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One Awesome Play: Easop Winston is against banning redzone fades

The redzone fade is a beautiful thing

NCAA Football: Washington State at Wyoming Troy Babbitt-USA TODAY Sports

Washington State left Laramie, Wyoming, with an unexpectedly convincing win last Saturday, dropping 21 points on the Cowboys in the fourth quarter for emphasis.

Quarterback Gardner Minshew II eased most doubts about a graduate transfer taking the reigns, the Boobie Borghi Backfield lived up to every expectation, the Speed D demonstrated they’re capable of stopping the run — no matter how many defensive linemen you think they don’t have — and the receivers spent the entire game beating a very good secondary.

End zone fades are wildly unpopular among football fans ... and abhorred by bloggers. It is a filthy, disgusting, utterly stupid thing, a self-evident grotesque, insulting each and every viewer whenever a headset-wearing dullard conjures it in the redzone.

The Ringer wrote why the fade route is garbage and what teams should run instead; Fox Sports called it “the absolute dumbest play in football”; Drew Magary at Deadspin took his typical straightforward approach to write simply, “F*ck the fade route”.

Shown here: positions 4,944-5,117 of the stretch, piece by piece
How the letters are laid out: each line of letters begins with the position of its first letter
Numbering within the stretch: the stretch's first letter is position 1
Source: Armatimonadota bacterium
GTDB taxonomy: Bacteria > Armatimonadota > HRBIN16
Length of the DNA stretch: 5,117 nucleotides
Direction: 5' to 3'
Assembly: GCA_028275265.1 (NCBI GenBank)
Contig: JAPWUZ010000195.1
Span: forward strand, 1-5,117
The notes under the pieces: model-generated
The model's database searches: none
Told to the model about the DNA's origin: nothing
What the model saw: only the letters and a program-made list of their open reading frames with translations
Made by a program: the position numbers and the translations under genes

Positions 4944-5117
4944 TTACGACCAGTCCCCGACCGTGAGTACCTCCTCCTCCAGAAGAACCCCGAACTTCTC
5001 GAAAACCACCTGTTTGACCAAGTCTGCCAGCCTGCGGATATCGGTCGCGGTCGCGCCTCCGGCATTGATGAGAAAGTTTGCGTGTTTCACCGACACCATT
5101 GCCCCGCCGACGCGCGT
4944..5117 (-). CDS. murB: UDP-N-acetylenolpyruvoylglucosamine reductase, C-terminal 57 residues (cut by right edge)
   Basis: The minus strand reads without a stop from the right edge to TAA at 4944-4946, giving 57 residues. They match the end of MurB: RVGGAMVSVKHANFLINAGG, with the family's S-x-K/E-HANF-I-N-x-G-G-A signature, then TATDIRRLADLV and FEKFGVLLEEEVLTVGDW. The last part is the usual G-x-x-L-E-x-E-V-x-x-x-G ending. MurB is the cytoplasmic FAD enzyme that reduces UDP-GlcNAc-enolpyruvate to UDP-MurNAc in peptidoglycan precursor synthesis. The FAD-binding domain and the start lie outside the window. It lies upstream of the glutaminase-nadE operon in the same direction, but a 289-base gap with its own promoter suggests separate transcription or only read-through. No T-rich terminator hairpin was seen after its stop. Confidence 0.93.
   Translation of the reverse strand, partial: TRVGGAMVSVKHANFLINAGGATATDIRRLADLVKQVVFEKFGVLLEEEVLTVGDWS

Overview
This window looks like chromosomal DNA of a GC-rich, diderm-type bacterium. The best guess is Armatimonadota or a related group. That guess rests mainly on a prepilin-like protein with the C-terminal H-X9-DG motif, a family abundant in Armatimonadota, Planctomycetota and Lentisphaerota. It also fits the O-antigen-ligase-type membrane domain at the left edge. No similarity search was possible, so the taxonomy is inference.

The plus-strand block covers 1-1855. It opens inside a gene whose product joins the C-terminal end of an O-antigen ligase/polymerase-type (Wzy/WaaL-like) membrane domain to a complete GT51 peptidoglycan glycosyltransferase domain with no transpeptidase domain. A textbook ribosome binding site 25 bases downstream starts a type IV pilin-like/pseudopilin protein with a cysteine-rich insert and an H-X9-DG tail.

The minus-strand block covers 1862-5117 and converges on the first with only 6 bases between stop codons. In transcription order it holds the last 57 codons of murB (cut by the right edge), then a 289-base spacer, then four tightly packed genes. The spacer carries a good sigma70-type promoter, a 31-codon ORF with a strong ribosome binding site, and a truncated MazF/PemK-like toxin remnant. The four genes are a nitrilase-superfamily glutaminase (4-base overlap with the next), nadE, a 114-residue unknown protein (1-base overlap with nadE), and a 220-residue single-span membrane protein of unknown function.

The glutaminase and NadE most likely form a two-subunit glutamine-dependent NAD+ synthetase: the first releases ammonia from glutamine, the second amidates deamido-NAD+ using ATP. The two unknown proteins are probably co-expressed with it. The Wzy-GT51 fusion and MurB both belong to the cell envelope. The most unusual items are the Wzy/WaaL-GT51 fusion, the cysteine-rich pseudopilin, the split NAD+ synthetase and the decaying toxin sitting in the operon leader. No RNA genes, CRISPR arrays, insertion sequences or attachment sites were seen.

“Ban End Zone Fades” will populate a Twitter feed whenever they don’t work.

This time it did work. And it is beautiful.

After a couple of negative yardage possessions by the Cowboys near the start of the fourth quarter, the Cougs went 48 yards in four plays, culminating in a picturesque end zone fade to Easop Winston for his first career touchdown. That score put Wazzu up by eight and they didn’t look back.

Our Awesome Play this week is “Green 6” — all verticals — from the Wyoming seven yard line.

Brian Anderson

Wazzu lines up in their 20 personnel — two runningbacks, three recievers — with Jamire Calvin (Y) and Easop Winston (Z) to the right, and Tay Martin (X) split out wide to the left. Max Borghi and Keith Harrington are in the backfield with Gardner Minshew.

At the snap, both outside receivers stutter-step release. Calvin rips into the Nickel and pushes up the seam, drawing him and the safety.

Both Martin and Winston actually walk-hop into their corners. Part of this is timing, with a fast release they’d force Minshew to quicken his 1-step set and hurry a throw into what will almost always be a tight window.

The other part is shake-n-bake.

This is such a quick throw, Minshew is basically going to make a pre-snap decision and roll with it, trusting his receiver to beat a guy. Minshew had eyes on Winston at the top of his drop, set his feet comfortably and was able to drop a dime over the corner.

Winston ran hot-feet at the corner, closing distance and getting him into a hip-pocket spot he knew he could shake him right out of. The corner was beat in four steps.

End the redzone fade hate, there’s never a bad time to run verts. It’s a beautiful thing.